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CMS provides flexibility on medical loss ratio deadline and rebates due to COVID-19

The flexibility will permit insurers to prepay to enrollees a portion or all of the estimated MLR rebate for the 2019 MLR reporting year.

Susan Morse, Managing Editor

The Centers for Medicare and Medicaid Services is relaxing enforcement of the Medical Loss Ratio report due to COVID-19.

As a result of the updated 2019 Benefit Year Risk Adjustment timeline, which is used in medical loss ratio calculations, issuers may require additional time to complete and submit the 2019 MLR Annual Reporting Form, CMS said.

Therefore, the agency will not take enforcement action against an issuer that submits the 2019 MLR Annual Reporting Form by August 17, instead of July 31, as is usually required.

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In an issued bulletin, CMS has established a temporary policy of relaxed enforcement under which insurers may prepay enrollees a portion or all of the estimated medical loss ratio rebate for 2019.


CMS said the flexibility to prepay enrollees a portion or all of the estimated MLR rebate for the 2019 MLR reporting year will support continuity of coverage for enrollees who may be struggling to pay premiums because of illness or loss of income resulting from the COVID-19 public health emergency.

The COVID-19 pandemic's postponement of elective surgeries and regular care has created a surplus in revenue for insurers due to lower spending.

The Kaiser Family Foundation has estimated that insurers will be issuing a total of about $2.7 billion across all markets – nearly doubling the previous record high of $1.4 billion last year.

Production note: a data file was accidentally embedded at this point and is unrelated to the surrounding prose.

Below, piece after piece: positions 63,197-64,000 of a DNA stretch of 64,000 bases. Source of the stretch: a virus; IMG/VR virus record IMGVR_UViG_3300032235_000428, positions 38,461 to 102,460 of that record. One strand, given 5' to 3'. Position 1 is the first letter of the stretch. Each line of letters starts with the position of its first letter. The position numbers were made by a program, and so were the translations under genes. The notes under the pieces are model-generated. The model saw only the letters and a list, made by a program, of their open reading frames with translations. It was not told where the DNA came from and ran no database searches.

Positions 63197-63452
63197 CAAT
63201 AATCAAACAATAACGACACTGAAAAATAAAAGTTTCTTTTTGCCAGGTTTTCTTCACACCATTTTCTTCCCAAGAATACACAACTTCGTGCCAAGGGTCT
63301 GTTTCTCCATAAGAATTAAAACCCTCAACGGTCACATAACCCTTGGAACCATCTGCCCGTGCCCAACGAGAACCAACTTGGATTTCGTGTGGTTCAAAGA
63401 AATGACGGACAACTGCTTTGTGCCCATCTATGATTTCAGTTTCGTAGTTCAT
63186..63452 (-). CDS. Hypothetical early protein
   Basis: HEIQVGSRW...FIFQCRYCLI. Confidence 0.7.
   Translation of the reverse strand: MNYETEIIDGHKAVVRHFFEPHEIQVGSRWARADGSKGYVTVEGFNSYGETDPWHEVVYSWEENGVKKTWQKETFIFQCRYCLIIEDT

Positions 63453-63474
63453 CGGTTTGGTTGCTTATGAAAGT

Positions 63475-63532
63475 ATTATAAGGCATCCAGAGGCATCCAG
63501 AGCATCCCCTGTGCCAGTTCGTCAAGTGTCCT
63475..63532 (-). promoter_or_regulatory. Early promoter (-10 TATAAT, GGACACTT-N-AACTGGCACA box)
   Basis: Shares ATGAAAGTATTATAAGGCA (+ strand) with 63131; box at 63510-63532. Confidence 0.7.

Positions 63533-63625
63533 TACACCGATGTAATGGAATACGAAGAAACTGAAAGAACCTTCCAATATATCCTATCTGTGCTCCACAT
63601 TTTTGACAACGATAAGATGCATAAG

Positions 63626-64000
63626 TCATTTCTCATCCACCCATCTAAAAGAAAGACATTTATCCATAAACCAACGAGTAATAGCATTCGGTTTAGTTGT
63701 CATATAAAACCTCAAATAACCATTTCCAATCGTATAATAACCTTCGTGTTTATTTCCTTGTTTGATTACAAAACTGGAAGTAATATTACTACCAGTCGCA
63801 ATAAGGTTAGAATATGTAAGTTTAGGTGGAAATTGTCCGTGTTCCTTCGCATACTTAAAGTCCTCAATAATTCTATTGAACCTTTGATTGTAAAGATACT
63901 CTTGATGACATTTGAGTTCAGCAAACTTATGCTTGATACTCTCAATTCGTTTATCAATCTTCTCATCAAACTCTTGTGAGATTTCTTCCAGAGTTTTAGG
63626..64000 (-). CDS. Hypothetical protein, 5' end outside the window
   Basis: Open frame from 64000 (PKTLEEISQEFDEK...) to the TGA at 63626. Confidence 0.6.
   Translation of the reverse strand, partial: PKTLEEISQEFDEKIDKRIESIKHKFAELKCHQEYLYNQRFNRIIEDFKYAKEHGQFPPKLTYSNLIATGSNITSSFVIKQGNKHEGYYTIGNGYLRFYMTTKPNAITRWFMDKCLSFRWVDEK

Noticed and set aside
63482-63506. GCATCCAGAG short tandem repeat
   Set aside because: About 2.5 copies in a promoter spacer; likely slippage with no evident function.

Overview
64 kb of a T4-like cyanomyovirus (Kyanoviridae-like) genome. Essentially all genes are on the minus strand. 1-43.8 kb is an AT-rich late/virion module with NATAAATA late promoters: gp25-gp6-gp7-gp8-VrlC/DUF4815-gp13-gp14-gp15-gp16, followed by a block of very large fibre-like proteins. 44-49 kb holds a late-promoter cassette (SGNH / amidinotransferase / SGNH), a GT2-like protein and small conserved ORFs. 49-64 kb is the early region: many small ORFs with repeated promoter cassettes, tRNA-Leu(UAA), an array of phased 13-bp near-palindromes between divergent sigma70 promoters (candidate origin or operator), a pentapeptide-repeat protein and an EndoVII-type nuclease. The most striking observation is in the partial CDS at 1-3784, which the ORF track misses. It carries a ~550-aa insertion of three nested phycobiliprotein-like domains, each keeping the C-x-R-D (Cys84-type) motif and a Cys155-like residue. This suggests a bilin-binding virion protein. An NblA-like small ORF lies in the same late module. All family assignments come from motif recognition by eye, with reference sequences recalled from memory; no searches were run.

Many insurers are rebating this money now, rather than waiting for 2021 to create immediate value for members, according to the Advisory Board.


The Affordable Care Act requires health insurance issuers offering group or individual health insurance coverage to submit a report to the Secretary of the Department of Health and Human Services concerning their medical loss ratio.

The Medical Loss Ratio standard requires these insurers to spend 80% to 85% of their premium income on medical care and healthcare quality improvement, leaving the remaining 20% or 15% for administration, marketing and profit.

The ACA also requires such plans to provide an annual rebate to enrollees if they do not meet these requirements.

An issuer's MLR and rebate calculations must account for, among other things, the net payments or receipts related to the risk adjustment program.

CMS updated the 2019 Benefit Year Risk Adjustment timeline so that the deadline for submission of final 2019 Benefit Year Risk Adjustment data was extended to May 14. This extension shifted the timeline for release of the 2019 Benefit Year Summary Risk Adjustment Report to no later than July 17.

Twitter: @SusanJMorse
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